Banovina


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Banovina

 

an administrative and territorial unit of the former kingdom of Yugoslavia, created by the Constitution of 1931. Yugoslavia was divided into nine banovine (instead of the 33 old župas (or districts). A banovina was headed by a ban (king’s representative). The banovine were abolished after the adoption of the Constitution of 1946.

References in periodicals archive ?
Contract award notice: implementation of the investigations and surveying drafting project basis, the study of the need for environmental impact assessment, the main project for obtaining a building permit, detailed design, surveying projects, the plan works and the tender for the reconstruction of the embankment in the protected area of banovina, the shares in which are implemented in active flood
Orthodox and Catholics in the mixed Croat-Serb area of Banovina,
5) In the August of 1995, military-police operation Storm has been carried out, liberating areas of northern Dalmatia, southern and eastern Lika, as well as Kordun and Banovina.
Serbs would perhaps propose the name Vardar Macedonia, or Banovina wheareas Albanians are categorically against any option using a Slavic term.
When the Serbian and Croatian political elites agreed to change the constitution of the Kingdom of Yugoslavia and to form the Banovina of Croatia, the Croatian soccer officials stated that they wanted to reorganize the JNS on the same, national principle.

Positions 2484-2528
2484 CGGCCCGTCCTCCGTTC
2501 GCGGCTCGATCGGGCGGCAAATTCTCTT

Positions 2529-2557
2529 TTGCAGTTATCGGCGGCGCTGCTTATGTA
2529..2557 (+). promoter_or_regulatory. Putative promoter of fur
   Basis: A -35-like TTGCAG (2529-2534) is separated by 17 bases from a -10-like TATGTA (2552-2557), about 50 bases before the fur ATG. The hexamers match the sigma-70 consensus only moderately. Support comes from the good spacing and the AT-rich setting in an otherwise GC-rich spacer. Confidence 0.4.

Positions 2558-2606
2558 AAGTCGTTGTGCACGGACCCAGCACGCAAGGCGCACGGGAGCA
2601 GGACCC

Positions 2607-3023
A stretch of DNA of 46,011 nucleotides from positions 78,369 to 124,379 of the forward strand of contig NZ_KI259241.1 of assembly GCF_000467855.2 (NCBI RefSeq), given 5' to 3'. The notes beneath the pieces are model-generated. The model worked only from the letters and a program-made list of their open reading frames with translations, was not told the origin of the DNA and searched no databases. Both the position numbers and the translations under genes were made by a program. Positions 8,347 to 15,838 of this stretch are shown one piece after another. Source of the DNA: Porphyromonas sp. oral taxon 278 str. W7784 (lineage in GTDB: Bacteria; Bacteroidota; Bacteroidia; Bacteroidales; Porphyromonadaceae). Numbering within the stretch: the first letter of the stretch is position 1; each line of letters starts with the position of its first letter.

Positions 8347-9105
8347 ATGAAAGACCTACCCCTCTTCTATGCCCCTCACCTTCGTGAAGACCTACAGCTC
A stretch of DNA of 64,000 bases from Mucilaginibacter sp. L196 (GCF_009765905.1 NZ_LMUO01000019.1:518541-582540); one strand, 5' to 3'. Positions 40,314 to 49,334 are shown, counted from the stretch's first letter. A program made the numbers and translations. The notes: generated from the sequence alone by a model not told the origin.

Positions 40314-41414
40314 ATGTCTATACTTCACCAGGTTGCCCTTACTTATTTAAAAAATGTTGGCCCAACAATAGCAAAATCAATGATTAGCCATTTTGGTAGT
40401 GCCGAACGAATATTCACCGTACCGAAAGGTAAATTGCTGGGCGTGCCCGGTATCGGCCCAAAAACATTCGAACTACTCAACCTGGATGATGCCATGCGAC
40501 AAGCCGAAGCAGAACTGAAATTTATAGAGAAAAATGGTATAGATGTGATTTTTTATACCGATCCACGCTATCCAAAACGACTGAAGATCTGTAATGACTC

Ironically, the new leaders of the Croat banovina instantly forgot their opposition to Serbian nationalizing policies after 1918 and acted the same way on a smaller scale, antagonizing the Serb minority.
Invitation to tender: implementation of the investigations and surveying the work on project basis, the study of the need for environmental impact assessment, the main project for obtaining a building permit, detailed design, surveying projects, plan works and the tender for the reconstruction of the embankment in the protected area of banovina, the shares in which are implemented in active flood
The Catholic Croats and Slovenes were wondering what the outcome of World War II would mean for them; "the aspiration"--the NCWC press release asserted--"of the people of Croatia and the Provinces of Bosnia, Herzegovina, Slavonia, Srem, Dalmatia, Banovina, and Istria-all historically and ethnologically a part of the original Croatia--is a free and sovereign State.